>Nick Clegg has given an interview to the Independent on Sunday in which he’s talked about all sorts of aspects of being in Government.
I’ll maybe write more about what he’s said later, but I want to separate off his comments about the issue of the moment, tuition fees.
You have to remember that it was the Labour Party who set up the current system, where graduates started to pay back their fees when they earned £15,000. It’s the Liberal Democrats who are raising that threshold by over a third to £21000 and ensuring that students from the lowest income families, those who get free school meals, don’t have to pay fees for two years. Nick Clegg has been passionate about social mobility for as long as I’ve known him. He doesn’t want people to be restricted, their life chances harmed, if they come from a poor background. He wants to free people from the institutional barriers that have held them back.
Labour weren’t bothered enough about freeing people from the barriers that kept them in poverty to do anything about it during the 13 years they were in office. And surely you can’t seriously think that the Conservatives give two hoots about social mobility. They wouldn’t have bothered about the poorest if they were governing on their own.
Now, join me in being utterly heartbroken that we’re not sticking to our policy to phase out fees by all means, but please don’t condemn our ministers for trying to make a positive difference, the best they could in the current political circumstances. We are only 57 out of 650. How would you really have felt to watch them abstain as a Tory plan, with no cap, and no measures for the poorest, was pushed through?
Have a look at what Nick actually said on the Coalition’s plans:
“It’s immensely frustrating to me to see a policy which lowers barriers of entry to university being portrayed as putting up barriers.”
“If you were a care worker starting on £21,000 you pay about £7 a month. Under the current scheme you pay £81 a month and under the 2 per cent graduate tax proposed by Ed Miliband it’s about £36.”
“I believe in this policy. I really think we will look back in 10 or 15 years’ time and think, actually that was quite a brave and bold and socially progressive thing to do.
It’s probably important to mention as well that hopefully by the time the first graduates are paying this, they will also enjoy the first £10,000 tax free because of another major Lib Dem win in the coalition.
I have to be honest. I’d have liked to have seen a little more mea culpa from him. He needs to balance promoting the benefits of the path he has chosen with a genuine recognition that he’s really asking a hell of a lot of the Party. Not only that, he’s asking people to abandon a specific personal pledge to the voters. He is the one forcing this situation on us, therefore he needs to be very sensitive and tolerant of those who find it impossible to go along with him.
I found another of his comments about the situation was quite telling:
“The allegation is made with the heart: it’s ‘you betrayed me’. And the answer is made with the head. When you have that, the heart always wins.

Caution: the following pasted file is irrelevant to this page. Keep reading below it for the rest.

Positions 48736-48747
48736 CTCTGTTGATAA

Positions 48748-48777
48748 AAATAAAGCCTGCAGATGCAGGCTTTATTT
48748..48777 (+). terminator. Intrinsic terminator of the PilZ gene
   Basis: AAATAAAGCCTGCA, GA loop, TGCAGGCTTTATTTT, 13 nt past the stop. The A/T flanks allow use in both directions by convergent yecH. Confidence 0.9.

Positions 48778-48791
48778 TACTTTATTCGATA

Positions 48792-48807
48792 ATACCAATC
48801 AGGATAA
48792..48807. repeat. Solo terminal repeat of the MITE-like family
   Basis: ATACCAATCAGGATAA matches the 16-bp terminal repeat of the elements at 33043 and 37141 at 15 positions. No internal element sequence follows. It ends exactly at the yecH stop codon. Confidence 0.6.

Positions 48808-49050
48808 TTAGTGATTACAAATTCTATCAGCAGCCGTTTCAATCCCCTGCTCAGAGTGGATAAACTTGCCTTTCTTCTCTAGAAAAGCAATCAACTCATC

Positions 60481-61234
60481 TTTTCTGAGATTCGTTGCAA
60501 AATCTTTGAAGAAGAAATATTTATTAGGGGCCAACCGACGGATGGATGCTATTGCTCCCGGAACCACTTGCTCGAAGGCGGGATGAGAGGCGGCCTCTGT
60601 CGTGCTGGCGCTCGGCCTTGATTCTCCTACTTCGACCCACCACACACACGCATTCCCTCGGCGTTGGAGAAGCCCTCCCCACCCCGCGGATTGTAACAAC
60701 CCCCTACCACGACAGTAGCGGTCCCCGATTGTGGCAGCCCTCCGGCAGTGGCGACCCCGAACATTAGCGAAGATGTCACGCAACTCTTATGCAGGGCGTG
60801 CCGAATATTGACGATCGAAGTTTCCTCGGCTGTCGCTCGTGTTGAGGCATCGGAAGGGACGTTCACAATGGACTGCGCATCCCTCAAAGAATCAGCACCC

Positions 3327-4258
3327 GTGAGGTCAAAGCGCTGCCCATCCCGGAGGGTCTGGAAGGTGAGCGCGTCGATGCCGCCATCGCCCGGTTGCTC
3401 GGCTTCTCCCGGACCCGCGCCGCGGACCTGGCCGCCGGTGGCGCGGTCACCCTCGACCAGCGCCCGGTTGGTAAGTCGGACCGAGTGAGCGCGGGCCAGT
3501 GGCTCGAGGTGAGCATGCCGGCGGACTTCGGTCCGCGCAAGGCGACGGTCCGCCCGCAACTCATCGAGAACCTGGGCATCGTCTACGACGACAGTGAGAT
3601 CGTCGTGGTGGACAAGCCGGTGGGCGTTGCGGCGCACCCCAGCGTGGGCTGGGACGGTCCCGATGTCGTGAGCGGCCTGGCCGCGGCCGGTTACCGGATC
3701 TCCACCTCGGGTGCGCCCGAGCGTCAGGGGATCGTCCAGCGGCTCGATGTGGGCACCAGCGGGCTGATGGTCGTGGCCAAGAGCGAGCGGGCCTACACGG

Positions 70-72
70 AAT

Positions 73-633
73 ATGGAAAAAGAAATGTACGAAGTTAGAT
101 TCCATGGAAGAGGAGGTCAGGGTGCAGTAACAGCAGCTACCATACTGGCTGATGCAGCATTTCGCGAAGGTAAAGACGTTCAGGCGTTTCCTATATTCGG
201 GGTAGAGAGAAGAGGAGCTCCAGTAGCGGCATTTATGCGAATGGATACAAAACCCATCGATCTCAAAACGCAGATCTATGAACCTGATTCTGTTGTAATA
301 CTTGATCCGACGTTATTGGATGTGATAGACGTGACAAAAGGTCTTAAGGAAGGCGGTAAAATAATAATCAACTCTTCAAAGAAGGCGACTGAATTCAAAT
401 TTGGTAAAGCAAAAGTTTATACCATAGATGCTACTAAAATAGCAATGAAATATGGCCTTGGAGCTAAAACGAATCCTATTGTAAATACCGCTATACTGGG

I kind of get that, and I know that the comment comes from somebody who genuinely values heart and head but it’s not so simple. I have body parts strewn on both sides of this argument. My heart says no increase in fees, but it also tells me that these people I have trusted for so long are good people and are doing the best they can in the circumstances. My head tells me that this proposal is probably the most achievable way at the moment of financing university education, but it also tells me that it means that we’ll be investing less in our higher education even than the US. There’s a shocker.
If I were an MP, there was no way abstention could ever be a possibility. I would have to take one side or the other. I would never have signed the NUS pledge in the first place, so that wouldn’t be an issue for me – it was so obvious that the mess we’re in would come to pass, whoever we ended up in coalition with. Every instinct would tell me to vote against, just because I’d like to see no fees. The sorts of things that would persuade me to look again would be a raising of the limit for having fees paid from above the free school meals. I see why it’s been done like that, but I think the evidence suggests that the poorest people are just above that limit. They may be working, but they find that they lose housing and council tax benefit and things like free school meals and prescriptions.
I suspect Nick is right in that in 10 or 15 years we will see some very positive effects of what we are doing, as the Pupil Premium means that kids who would today have no chance have been provided with the tools to make a much better life for themselves. We’ve just got to look at the big picture, see how everything fits together.
Whatever the outcome of the vote on Thursday, Liberal Democrat party policy remains that tuition fees should go. This isn’t over yet as an issue. When this is discussed again, as it is bound to be, Nick and Vince need to approach these talks with sensitivity and emotional intelligence on one side and hard evidence that it’s consistent with our values on the other. Having found a way to phase fees out for this manifesto, finding the money to replace the new system will be more challenging.
My biggest concern is that the party isn’t irrevocably harmed by the polarisation on this issue. I am finding the name calling online by a small number of people from both sides very hard to deal with. We are all Liberal Democrats and there is much more binding us together than pulling us apart. We shouldn’t do Labour’s job for them by kicking lumps out of each other, even when there is a genuine split like there is on this.